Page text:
Disadvantaged becoming citizens at higher rate

Date: Sep 28, 2012

The Department for Immigration and Citizenship has release its Australia Citizenship Test Snapshot 2011-2012,which found that the numbers of people attempting and passing the test who hail from 'vulnerable' backgrounds are increasing.

Minister for immigration and citizenship Chris Bowen said that the government has introduced pathways to citizenship for migrants through education.

Currently there is a humanitarian program where disadvantaged migrants are provided with education to help them on the path to citizenship. Over 90 per cent of those people passed the citizenship test in the past year.

"Becoming a citizen is an important step which shows commitment to our nation and its people.

"It is important that new Australians understand the pledge they make as new citizens: that Australia is a peaceful nation built on democratic beliefs, rights and liberties, and whose laws they will uphold," Mr Bowen said.

The latest statistics from the DIAC show that Australia has a higher citizenship intake than other countries in the Organisation for Economic Cooperation and Development (OEDC).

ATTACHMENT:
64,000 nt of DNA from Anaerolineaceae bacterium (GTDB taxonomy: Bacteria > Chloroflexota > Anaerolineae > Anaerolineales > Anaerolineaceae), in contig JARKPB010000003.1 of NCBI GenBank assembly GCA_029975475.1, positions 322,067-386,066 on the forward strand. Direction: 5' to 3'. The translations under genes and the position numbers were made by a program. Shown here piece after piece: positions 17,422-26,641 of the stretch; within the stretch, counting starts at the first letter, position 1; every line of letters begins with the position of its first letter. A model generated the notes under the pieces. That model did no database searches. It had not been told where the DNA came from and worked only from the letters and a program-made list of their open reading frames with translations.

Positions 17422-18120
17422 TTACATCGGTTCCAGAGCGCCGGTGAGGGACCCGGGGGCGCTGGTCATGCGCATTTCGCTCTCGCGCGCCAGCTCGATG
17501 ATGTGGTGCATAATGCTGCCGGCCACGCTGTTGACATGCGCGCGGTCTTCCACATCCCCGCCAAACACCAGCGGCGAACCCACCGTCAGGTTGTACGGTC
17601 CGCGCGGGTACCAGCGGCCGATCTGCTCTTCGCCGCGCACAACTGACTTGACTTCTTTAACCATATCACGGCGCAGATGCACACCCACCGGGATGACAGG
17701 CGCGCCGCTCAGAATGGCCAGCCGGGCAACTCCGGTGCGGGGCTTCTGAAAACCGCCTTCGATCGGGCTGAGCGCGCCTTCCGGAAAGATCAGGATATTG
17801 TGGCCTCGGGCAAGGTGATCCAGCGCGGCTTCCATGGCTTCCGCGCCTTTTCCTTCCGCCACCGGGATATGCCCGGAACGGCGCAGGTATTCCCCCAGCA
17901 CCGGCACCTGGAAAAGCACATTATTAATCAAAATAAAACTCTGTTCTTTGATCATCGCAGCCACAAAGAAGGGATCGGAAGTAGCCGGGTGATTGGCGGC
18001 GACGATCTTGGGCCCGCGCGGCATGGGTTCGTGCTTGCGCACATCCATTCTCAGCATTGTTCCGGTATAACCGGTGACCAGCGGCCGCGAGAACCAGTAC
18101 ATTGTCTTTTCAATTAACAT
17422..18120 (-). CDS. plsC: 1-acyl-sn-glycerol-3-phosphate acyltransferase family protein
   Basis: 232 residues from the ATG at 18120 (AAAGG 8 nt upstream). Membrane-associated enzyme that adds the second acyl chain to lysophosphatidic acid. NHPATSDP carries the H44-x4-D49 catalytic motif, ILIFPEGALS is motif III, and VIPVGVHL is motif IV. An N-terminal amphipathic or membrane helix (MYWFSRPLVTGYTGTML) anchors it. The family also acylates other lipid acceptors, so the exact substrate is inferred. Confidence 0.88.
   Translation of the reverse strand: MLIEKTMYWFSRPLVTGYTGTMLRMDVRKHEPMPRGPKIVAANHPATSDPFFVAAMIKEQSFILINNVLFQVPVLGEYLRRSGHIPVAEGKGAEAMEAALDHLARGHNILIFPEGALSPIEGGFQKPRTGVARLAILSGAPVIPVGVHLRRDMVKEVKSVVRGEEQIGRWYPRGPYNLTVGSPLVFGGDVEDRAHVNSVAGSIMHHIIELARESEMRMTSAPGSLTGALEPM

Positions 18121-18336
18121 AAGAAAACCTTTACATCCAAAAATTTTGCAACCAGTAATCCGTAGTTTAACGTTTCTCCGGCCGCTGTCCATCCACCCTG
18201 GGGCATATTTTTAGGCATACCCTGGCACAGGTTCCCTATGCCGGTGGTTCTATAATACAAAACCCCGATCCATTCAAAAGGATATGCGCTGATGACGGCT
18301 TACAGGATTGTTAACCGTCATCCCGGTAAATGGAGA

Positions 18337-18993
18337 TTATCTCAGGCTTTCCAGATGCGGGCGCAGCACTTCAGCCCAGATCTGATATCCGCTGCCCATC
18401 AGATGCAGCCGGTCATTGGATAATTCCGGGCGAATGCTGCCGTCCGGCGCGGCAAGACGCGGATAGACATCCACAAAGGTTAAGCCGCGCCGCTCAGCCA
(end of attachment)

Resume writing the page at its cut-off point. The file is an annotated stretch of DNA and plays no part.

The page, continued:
A record number of over 70,000 people took up Australian citizenship in the year 2011-2012. That's a 20 per cent jump on the previous year's figure of nearly 60,000.

If you have any questions regarding citizenship, talk to an experienced immigration lawyer.

Humanitarian entrants to Australia, as well as refugees, are entitled to citizenship after four years, in the same way that normal applicants must wait that amount of time. A permanent protection visa will allow entrants to stay in Australia while they wait for those four years.

Previously, according to the Refugee Council of Australia, just under half of all humanitarian applicants passed the test. In 2009, only 1,016 passed of the 2,068 that attempted the test, far below the average pass rate of 76.5 per cent of regular applicants who attempted the test.

This method of special education for humanitarian entrants was introduced in the last few years with the success of the program seen in the 90 per cent pass rate.

The program was introduced in late 2009 to ensure that those who arrived under the umbrella of humanitarian and refugee, were equipped with the ability through information and skills training to not only adjust but to pass the test for Australian citizenship.

It comes as the Australian Bureau of Statistics has released statistics showing that migrants have contributed to the increase of Australia's population, more than its own people. 57 per cent of the 1.5 per cent increase in population, is due to migrants. 43 per cent is down to the number of births over deaths.